The Lives of Tao by Wesley Chu
Published: Angry Robot Books, 2013
Series: Book 1 of Tao
Awards Nominated: John W. Campbell Award for Best New Writer
“When out-of-shape IT technician Roen Tan woke up and started hearing voices in his head, he naturally assumed he was losing it. He wasn’t.
He now has a passenger in his brain – an ancient alien life-form called Tao, whose race crash-landed on Earth before the first fish crawled out of the oceans. Now split into two opposing factions – the peace-loving, but under-represented Prophus, and the savage, powerful Genjix – the aliens have been in a state of civil war for centuries. Both sides are searching for a way off-planet, and the Genjix will sacrifice the entire human race, if that’s what it takes.
Meanwhile, Roen is having to train to be the ultimate secret agent. Like that’s going to end up well…” ~WWend.com
The Lives of Tao is Wesley Chu’s first novel, and the sequel, The Deaths of Tao, was published in October of the same year.
The Lives of Tao is basically a male power fantasy. Roen Tan is below average in many ways, and doesn’t seem to have any significant skills or talents. However, his lacks make him a very blank slate for his new resident alien to rework into an action hero. Roen is overweight, but the alien Tao soon pushes him to get his body into perfect shape. Roen has no hand-eye coordination or spatial skills, but it’s Tao’s mission to get Roen prepared for hand-to-hand combat, gunfights, and various espionage activities. Roen is socially awkward and lonely, but with Tao’s guidance, he becomes suave with the ladies. Roen has to fight to protect the human race, and most especially, the beautiful women that fall for him. Roen Tan’s zero-to-hero tale does make for a pretty fun ride, but it seems to carry a strong element of wish fulfillment.
On the other hand, what seems like the point of Roen’s story is undercut by the irrelevance of human beings in this fictional world. This is a world where just about every significant historical event or development (including the evolution of the human race) has been inspired or carried out by the aliens who live within human beings. This seems to me to reduce human beings to being passive tools in the history of their own species, a history that is completely orchestrated by squabbling aliens.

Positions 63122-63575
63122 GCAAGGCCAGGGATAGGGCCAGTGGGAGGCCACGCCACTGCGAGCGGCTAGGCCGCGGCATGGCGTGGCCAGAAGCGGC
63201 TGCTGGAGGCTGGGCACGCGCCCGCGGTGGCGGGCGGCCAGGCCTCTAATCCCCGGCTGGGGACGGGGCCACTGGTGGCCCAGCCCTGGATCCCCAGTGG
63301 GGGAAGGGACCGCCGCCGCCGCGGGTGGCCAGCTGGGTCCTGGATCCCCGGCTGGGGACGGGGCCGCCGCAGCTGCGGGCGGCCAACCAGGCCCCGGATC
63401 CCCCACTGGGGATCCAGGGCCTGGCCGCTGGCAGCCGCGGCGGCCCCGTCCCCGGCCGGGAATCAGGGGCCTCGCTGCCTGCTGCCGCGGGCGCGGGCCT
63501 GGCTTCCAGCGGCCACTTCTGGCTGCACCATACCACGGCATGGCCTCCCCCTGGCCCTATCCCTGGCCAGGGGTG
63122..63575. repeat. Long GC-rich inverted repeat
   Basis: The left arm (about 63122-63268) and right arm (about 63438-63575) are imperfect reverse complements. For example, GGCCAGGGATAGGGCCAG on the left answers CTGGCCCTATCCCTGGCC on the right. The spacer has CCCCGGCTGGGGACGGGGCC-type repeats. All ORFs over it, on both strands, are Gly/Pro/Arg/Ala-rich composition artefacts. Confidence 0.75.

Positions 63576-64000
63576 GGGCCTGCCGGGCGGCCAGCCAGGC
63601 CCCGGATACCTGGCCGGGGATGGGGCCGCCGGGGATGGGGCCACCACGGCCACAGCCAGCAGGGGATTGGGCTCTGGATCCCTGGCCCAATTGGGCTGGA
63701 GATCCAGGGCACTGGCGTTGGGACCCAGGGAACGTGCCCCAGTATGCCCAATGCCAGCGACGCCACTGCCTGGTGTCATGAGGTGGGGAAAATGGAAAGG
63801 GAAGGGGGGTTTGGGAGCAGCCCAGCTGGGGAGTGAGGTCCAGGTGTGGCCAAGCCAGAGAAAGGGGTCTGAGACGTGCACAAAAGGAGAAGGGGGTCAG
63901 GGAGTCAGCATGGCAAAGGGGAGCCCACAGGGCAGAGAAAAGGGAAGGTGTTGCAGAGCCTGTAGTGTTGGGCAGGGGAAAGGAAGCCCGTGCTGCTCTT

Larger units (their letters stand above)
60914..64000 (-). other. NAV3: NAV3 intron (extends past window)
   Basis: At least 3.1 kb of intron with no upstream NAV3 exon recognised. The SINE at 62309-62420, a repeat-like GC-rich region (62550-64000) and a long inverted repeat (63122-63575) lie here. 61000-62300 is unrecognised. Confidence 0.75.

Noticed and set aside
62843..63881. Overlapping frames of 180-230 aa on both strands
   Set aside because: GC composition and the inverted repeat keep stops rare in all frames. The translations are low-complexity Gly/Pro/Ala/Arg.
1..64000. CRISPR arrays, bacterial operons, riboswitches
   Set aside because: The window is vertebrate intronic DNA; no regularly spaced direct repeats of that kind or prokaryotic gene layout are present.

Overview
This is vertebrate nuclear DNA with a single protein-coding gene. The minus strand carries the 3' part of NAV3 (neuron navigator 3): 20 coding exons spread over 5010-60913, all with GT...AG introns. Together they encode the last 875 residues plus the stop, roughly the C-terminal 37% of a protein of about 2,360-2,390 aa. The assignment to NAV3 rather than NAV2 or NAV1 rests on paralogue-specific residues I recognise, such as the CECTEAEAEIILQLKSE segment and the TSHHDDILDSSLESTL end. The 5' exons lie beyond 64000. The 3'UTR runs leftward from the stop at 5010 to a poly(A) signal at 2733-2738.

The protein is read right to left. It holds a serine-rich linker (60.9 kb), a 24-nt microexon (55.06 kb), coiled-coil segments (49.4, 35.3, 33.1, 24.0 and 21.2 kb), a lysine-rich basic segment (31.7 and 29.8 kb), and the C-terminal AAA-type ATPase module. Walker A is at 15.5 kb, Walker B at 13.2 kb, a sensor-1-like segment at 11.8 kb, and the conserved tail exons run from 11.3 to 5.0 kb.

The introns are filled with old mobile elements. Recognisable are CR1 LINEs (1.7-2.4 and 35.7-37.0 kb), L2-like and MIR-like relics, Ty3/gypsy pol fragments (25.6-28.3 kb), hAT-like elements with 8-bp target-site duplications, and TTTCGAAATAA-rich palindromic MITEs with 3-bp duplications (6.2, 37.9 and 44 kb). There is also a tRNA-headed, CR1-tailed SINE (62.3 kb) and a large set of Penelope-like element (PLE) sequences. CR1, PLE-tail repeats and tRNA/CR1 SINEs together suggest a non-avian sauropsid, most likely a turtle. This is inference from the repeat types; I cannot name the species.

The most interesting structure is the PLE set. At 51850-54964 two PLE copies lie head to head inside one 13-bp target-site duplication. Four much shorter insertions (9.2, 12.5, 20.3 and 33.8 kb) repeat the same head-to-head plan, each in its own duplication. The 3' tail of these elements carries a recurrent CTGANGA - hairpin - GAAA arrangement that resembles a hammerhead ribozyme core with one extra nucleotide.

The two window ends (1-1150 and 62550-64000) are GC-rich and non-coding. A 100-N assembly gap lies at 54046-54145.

Roen, whose life is completely commandeered by aliens, is a small-scale example of this. It seemed odd to me that the aliens didn’t take Roen on as an IT technician, since it seems that the single computer scientist in the entire Prophus organization is out of action at his time of recruitment. The fact that they train him for combat and espionage (Tao’s specialty) instead of computer science (supposedly Roen’s specialty) really drives home the irrelevance of Roen’s pre-alien life. In short, Roen does not matter as an individual; he is only important due to the fact that he is Tao’s current host. This shows up again and again, as humans on both sides of the conflict devalue their own lives and desires in favor of the aliens’. This seems really weird for a wish-fulfillment story—while Roen does grow from an ordinary guy into a super-spy, he also becomes a passive alien tool.
The story moves along at a nice clip, with a fair amount of action-movie-style violence. The bantering between Roen, Tao and the others could be pretty funny at times, though Tao was not altogether convincing as a wise, ancient being. The writing was pretty plain, and it had occasional awkward phrases, sentences, or word repetition. The ending was actually pretty surprising, but I’m not sure I’m happy with how the ‘boss fight’ was resolved. The conclusion ties up the story of The Lives of Tao, while giving a clear direction for the sequel. In the end, I don’t think I’m really the target audience for The Lives of Tao, but it was still a fairly enjoyable light read, despite my complaints.
My Rating: 2.5/5
The Lives of Tao is a light sci-fi story of a particular kind of male wish-fulfillment, featuring a below-average guy, Roen, who is possessed by an alien. The alien prompts Roen to get in shape, learn combat and espionage skills, and to improve his game with the ladies. On the other hand, Roen is also being trained to be a tool to be used by the aliens in their centuries-long war. The writing is plain, but the story moves along quickly, with lots of action and a fair amount of humor. I had a few issues with the story, and in the end, I don’t think I’m the target audience. It’s still a pretty fun, undemanding read, and I think I can see why others have enjoyed it.